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Original Issue

Sympathy for the Showboat

Terrell Owens's heartbreaking youth helps explain his outlandish behavior as an adult

by Terrell Owens with Stephen Singular
Simon & Schuster, 270 pages, $23.00

No one knows what happened to Terrell Owens's great-grandmother. Maybe she was murdered, or maybe she just ran away. All Owens knows is that his grandmother Alice Black was only 12 when her mama disappeared. That loss "was the most important event in her life," he writes. In a sense it was the most important event of Owens's life too, because the suffering it brought down on his family reverberates to this day.

Here is a book that simultaneously lives up to one's worst expectations and exceeds one's highest hopes. Catch This! is shot through with the narcissism that fans have come to expect from the Philadelphia Eagles All-Pro. But it also describes--without a drop of self-pity--a childhood so horrendous that Owens's mere survival dwarfs anything he has accomplished in the NFL.

He was born in Alexander City, Ala., and didn't meet his father until he was 11. Terrell, his mother, brother and two sisters lived with Alice, who worked at the Russell Athletic mill until, Owens writes, she developed arthritis and "they let her go." He saw little of his mother, Marilyn Heard, who often worked double shifts at the same mill to make ends meet. Such conditions, though grim, were the least of TO's problems.

Grandma Alice was understandably traumatized by the disappearance of her mother and "deeply protective of her family," Owens writes. So fearful was she of losing a child or grandchild that she whipped them when they strayed. "The only time you could relax was when she got depressed thinking about her mother and started drinking," Owens writes, "but if she drank too much you might get another whipping." His brother, Victor, was so terrified that "he used to sit in a corner and not move or make a sound."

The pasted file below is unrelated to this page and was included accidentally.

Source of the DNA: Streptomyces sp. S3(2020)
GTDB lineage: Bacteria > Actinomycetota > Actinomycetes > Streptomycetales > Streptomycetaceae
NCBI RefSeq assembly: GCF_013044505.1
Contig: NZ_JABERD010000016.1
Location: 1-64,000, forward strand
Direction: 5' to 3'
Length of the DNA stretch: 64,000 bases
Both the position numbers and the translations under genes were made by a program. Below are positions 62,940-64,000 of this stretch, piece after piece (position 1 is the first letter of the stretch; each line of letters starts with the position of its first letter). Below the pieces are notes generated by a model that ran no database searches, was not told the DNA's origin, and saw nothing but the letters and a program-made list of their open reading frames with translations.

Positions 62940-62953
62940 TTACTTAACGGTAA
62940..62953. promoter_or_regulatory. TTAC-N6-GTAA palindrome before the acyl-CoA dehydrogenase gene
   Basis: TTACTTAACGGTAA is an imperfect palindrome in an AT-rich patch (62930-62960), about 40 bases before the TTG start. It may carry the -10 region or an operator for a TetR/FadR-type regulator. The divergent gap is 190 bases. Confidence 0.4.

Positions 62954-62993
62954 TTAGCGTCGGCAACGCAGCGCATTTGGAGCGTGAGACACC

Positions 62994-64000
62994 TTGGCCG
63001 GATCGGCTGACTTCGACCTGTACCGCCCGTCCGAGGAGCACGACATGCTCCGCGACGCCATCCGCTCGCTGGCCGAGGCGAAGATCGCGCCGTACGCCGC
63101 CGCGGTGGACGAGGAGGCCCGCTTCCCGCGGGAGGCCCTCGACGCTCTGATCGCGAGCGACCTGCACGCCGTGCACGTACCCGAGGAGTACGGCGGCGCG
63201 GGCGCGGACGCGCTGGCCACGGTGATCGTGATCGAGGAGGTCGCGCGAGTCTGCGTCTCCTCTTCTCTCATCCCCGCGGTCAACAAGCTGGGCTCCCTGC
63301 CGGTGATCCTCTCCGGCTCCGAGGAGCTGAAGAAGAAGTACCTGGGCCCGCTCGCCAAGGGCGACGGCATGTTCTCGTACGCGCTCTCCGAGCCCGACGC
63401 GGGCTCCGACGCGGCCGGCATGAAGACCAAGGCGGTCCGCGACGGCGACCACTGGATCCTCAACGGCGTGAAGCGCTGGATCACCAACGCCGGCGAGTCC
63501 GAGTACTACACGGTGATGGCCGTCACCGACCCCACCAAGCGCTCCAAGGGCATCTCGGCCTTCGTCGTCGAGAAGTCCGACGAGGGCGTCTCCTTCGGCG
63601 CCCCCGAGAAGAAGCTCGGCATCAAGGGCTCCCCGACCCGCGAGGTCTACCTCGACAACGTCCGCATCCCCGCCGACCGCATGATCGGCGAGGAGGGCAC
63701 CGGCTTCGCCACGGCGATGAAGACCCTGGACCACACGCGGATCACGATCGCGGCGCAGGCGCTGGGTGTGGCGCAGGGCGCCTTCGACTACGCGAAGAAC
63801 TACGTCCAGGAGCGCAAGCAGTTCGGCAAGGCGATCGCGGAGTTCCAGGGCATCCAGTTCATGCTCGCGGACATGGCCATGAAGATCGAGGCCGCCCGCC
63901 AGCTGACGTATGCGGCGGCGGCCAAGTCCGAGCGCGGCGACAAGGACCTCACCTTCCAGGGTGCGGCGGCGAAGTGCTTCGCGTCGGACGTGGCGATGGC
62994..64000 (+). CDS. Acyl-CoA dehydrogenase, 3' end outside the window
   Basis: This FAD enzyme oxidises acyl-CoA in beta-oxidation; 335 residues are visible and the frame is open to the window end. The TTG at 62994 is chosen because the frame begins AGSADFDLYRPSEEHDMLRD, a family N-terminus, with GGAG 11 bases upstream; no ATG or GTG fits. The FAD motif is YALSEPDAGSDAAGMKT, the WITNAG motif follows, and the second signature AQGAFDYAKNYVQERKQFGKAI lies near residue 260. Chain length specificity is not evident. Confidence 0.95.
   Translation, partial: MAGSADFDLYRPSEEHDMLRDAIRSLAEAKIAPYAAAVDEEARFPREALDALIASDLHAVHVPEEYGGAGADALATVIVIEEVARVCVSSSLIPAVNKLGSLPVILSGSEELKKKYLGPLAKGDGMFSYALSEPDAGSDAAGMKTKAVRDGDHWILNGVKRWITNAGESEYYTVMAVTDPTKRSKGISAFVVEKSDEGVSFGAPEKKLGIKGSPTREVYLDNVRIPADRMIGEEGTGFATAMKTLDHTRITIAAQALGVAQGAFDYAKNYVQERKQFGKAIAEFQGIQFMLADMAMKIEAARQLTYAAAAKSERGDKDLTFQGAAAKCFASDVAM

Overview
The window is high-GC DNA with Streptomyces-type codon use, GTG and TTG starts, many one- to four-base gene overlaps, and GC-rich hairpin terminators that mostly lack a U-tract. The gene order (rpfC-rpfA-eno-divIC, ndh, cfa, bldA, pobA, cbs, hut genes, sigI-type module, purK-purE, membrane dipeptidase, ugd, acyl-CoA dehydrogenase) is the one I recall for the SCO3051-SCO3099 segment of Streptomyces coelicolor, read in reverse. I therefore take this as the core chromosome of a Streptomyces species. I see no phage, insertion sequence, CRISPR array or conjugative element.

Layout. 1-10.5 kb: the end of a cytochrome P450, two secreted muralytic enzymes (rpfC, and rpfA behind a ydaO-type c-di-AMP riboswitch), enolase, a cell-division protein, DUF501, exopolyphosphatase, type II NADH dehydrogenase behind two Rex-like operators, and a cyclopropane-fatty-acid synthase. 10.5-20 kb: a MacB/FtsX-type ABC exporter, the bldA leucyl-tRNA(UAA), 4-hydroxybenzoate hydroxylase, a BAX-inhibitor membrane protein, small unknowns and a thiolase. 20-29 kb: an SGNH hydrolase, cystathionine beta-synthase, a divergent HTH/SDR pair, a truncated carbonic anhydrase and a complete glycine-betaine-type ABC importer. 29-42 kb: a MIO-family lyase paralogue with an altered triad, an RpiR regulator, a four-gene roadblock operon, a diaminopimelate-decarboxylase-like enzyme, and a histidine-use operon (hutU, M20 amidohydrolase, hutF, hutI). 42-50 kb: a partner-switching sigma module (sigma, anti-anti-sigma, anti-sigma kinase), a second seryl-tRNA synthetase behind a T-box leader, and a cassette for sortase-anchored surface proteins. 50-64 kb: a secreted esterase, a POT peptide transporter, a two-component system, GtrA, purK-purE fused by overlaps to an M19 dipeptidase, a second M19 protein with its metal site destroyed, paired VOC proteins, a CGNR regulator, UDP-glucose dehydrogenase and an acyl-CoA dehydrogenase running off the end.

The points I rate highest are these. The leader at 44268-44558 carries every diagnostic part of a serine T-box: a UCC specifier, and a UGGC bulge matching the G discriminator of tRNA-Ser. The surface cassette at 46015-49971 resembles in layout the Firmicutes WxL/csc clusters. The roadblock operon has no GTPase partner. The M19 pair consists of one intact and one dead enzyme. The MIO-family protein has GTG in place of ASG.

The house's windows were kept shut and the shades drawn. Terrell was only allowed to leave the yard to attend church or school. In the evenings he'd creep to a window and sob as he saw children playing in the street. He was eventually given a bicycle but not allowed to ride it past the end of the driveway. He doesn't remember hearing the words I love you from his mother "or anyone else," he writes. But not even that was the worst of it.

At age 11 Terrell developed a crush on a girl across the street and began sneaking over to flirt with her--until her father told him that he could not "be interested in her" because she was his half-sister. "It took me a while to understand that I was talking to my father," Owens writes. When he asked his mother why she'd never told him that his father lived across the street, she said that "it wasn't necessary to explain everything to me."

TO asks for no sympathy because nothing in his experience has given him reason to expect any. But he is entitled to it just the same, and his critics who read this book might want to lay off him for a while. It's not hard to understand why a man deprived of his father, deprived of his childhood, deprived of the words I love you, would develop a tendency to call attention to himself when he succeeds.

"My upbringing made for underdeveloped social skills," Owens writes. That's a breathtaking understatement, but in the hypermacho world of professional sports, it's also a heroic revelation. Not all readers of Catch This! will end up liking this gifted, wounded man, but no small number will end up rooting for him.






Incidents like the Sharpie episode make more sense in light of Owens's early deprivation.